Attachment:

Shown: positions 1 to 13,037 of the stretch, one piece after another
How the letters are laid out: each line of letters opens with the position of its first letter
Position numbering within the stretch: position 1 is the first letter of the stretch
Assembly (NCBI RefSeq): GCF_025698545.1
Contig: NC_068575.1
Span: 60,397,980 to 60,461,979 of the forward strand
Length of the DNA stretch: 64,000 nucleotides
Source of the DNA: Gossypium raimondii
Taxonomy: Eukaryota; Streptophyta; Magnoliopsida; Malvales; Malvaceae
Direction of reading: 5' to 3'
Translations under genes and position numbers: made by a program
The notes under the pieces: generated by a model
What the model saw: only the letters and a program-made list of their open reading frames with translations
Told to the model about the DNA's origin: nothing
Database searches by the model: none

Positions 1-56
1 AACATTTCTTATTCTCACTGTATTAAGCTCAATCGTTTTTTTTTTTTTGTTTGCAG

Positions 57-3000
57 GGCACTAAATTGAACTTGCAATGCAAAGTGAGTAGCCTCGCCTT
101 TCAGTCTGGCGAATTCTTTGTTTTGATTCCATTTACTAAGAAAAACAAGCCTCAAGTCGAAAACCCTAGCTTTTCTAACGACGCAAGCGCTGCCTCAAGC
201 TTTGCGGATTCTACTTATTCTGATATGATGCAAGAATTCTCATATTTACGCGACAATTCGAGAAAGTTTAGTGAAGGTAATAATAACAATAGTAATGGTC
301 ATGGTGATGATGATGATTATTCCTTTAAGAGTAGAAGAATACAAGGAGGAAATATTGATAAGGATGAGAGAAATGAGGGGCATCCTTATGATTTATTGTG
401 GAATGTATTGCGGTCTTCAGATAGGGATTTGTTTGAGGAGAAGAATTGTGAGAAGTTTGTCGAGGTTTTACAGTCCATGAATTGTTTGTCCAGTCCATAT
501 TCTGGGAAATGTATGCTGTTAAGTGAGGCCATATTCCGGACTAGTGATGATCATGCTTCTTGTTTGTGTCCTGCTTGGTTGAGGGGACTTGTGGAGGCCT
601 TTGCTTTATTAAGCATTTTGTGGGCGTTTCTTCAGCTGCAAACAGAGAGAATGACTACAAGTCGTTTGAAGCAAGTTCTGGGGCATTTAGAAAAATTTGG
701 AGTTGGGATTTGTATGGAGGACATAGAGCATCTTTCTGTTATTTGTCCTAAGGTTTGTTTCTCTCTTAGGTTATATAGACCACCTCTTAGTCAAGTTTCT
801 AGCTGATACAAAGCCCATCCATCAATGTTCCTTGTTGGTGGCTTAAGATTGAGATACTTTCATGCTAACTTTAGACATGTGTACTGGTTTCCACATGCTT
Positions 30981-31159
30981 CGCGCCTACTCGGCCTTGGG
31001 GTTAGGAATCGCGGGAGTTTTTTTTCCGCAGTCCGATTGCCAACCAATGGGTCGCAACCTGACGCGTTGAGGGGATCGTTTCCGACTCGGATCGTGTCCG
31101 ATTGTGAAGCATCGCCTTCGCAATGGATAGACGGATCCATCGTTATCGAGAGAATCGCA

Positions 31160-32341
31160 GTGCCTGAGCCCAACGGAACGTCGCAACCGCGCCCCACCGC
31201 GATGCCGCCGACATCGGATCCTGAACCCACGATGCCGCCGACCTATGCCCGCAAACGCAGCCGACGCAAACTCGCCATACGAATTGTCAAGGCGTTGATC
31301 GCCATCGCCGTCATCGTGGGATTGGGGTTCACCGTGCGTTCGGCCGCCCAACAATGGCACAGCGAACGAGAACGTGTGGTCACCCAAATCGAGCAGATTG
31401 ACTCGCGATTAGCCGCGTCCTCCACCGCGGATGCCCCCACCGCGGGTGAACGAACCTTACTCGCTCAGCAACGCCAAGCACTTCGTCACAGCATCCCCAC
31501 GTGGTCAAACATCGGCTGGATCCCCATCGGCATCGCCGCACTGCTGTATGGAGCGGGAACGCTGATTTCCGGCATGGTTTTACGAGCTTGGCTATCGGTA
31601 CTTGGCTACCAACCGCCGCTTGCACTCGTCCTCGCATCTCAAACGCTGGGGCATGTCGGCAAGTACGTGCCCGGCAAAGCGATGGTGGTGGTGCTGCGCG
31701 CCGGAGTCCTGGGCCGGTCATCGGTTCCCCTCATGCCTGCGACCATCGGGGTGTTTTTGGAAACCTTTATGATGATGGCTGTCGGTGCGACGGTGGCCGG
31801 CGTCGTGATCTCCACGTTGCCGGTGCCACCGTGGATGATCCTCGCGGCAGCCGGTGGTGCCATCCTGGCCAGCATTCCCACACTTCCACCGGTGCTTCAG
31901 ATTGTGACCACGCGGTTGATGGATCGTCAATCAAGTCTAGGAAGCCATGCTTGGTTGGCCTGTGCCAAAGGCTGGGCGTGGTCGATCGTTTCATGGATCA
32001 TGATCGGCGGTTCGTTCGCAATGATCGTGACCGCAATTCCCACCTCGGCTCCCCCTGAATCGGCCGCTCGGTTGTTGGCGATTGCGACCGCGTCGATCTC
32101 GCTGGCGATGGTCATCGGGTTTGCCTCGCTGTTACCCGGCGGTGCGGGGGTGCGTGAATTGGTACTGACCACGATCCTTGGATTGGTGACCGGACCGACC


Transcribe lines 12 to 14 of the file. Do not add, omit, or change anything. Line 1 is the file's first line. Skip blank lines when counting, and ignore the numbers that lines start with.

The notes under the pieces: generated by a model
What the model saw: only the letters and a program-made list of their open reading frames with translations
Told to the model about the DNA's origin: nothing